How to split bills in a house share

Tenants | Wed 18 Nov 20
Whether you’re living with friends or a partner, moving into student accommodation for the first time or joining someone else’s house share, working out your bills is important.
An image of the top of a bank card with a pen on top

Understanding straight away who pays what, by when and how should help you keep your relationships smooth and finances under control. Bills that households normally need to split include rent, council tax (unless you’re a student), water, gas and electric, TV licence and internet. 

Adding all the bills up and dividing equally between your household is usually the easiest option. But if someone is home more or has a larger room, you might talk about proportioning the costs a bit differently. 

Once you’ve worked out how much each of you owe, there are several ways to pay bills as a household. Different methods work better for different people, so make sure you weigh up the pros and cons of each carefully. We’ve pulled together a few solutions and have highlighted the main pros and cons of each. Make sure you think about the risks of each before deciding which to opt for.

One person leads the finances

You can choose one person to set up all the bills in their name. All the monthly outgoings will leave their account every month and it’s your responsibility as housemates to make sure you give them what you owe on time. You can pay manually when you know exactly what the bills are each month or set up a monthly standing order.


  • Less paperwork.

  • Only one transaction to worry about for most housemates.


  • Everyone needs to trust each other to pay on time. Just one person paying late could mean you fall behind on bills.

  • Only the person paying the bills will benefit from boosted credit for having regular outgoings. Equally it’s their credit score on the line if the payment is missed by others paying late.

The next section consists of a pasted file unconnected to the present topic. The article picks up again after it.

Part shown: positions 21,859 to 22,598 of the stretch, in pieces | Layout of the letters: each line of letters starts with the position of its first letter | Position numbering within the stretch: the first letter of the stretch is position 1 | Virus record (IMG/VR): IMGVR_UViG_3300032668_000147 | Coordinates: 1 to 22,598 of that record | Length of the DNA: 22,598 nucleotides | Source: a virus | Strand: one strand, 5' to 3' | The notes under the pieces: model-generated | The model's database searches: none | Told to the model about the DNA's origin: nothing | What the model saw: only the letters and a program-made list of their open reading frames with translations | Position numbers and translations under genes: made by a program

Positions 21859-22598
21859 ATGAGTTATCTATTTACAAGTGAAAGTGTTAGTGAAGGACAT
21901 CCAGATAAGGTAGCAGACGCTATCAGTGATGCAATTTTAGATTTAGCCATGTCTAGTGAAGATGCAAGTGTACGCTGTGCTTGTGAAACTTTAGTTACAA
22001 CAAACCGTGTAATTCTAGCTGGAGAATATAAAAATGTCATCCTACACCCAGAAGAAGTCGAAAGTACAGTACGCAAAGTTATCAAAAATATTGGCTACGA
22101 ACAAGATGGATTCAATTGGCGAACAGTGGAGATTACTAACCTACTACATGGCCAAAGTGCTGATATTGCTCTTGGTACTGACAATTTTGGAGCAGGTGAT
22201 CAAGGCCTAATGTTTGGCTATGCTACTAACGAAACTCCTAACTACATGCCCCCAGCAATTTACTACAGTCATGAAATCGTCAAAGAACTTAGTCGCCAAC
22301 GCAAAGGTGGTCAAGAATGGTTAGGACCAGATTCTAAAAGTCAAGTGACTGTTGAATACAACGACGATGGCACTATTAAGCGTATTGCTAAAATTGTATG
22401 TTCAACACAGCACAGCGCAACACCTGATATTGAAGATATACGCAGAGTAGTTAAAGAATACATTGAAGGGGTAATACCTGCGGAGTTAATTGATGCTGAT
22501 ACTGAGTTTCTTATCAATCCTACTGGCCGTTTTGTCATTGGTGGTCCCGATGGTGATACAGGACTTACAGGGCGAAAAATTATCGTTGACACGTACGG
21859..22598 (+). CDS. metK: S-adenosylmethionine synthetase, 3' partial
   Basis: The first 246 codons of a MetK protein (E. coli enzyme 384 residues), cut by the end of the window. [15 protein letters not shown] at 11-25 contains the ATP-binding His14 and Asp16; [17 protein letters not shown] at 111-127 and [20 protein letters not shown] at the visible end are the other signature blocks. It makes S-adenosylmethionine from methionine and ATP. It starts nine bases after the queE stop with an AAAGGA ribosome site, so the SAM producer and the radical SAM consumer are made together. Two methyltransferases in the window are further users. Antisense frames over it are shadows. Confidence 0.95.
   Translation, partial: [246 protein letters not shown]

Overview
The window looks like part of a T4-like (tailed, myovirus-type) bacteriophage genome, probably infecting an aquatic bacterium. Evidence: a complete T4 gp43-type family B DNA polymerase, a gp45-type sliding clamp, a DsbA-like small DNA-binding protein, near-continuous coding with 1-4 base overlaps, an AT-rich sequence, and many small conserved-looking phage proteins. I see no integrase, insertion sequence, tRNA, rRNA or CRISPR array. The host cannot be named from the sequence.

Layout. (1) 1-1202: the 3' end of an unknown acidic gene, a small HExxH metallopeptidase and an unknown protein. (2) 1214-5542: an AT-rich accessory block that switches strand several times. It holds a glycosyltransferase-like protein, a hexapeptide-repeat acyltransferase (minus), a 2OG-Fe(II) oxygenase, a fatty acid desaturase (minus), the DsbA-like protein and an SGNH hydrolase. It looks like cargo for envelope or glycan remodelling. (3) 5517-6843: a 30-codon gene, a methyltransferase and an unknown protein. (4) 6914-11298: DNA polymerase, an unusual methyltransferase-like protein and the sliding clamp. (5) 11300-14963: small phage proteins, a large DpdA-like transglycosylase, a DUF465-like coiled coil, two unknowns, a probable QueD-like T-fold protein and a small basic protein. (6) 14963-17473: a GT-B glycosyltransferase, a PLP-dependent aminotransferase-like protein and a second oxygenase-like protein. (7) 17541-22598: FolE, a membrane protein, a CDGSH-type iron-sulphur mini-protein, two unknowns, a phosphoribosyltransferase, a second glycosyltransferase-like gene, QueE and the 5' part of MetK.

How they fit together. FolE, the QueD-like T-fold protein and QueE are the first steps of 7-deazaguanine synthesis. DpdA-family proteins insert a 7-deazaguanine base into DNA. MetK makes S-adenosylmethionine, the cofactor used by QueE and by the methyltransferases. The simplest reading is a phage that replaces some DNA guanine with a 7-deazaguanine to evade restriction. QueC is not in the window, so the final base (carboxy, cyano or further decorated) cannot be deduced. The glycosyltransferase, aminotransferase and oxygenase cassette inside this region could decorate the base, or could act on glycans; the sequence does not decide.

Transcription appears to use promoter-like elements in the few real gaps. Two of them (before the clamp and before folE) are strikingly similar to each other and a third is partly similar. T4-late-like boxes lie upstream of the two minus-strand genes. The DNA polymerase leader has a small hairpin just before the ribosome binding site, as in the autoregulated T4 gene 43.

• Harder to keep track of how much you’ve all paid for each utility over time, especially if the amount fluctuates (like energy).

  • If the bills are in your name only, you might end up being responsible for the total cost if someone can’t or won’t pay. 

  • You’ll want to make sure that there’s no question about whether bills have been paid or not and how much it cost. So, make sure that you have a way of showing/seeing that the bills are paid each month. 

Each take a few bills

It might work out simpler and roughly equal to take a bill or two each and set them up in your own names.


  • Everyone is responsible for their own bills and paying on time.

  • Everyone with a bill in their name will build their credit score by paying on time.


  • This can get complicated or unfair as bills go up or down.

  • There wont be any visibility of whether all the bills are being paid on time, so make sure that - as a group - you’ve got a way of tracking this.

Open a joint account

Sharing a bank account means all of you have access to and visibility over the same bank account. Linking all your bills to one account is often the simplest way to pay but it also involves the most trust and commitment. It’s usually better for people in a long-term relationship, or friends who plan to live together for a long while.


  • One place for bills makes managing them simpler.

  • Helps build everyone’s credit scores.

  • Everyone has visibility over how much is coming in and out of the account.

  • Savings can build over time to put towards household items or bill increases.


  • Your credit scores will be linked and affect one another’s ratings.

  • Can be complicated to change if someone moves out.

  • Need to trust everyone with the account.

There’s no right or wrong way to split bills. But it’s vital to find a method that works well for everyone so you can be confident the services you need are paid on time and keep running. You’ll still be liable to pay any outstanding bills, even after you’ve moved out. So take control of your household’s bills early to avoid losing your deposit or having to pay a claim to your landlord later.

Shared Pots and Bill Splitting

Lots of new challenger banks and FinTechs have innovative ways of sharing costs that don’t require you to have a joint account. There are lots of different ways that they are doing this, so it might be worth researching to see if there is an option that suits you as a group. 

Find the Best Option for You

Remember, the best option for you and your co-tenants will depend on a number of different things. The key is to ensure that you understand the pros and cons and then make a decision that ensures you all know where you stand.

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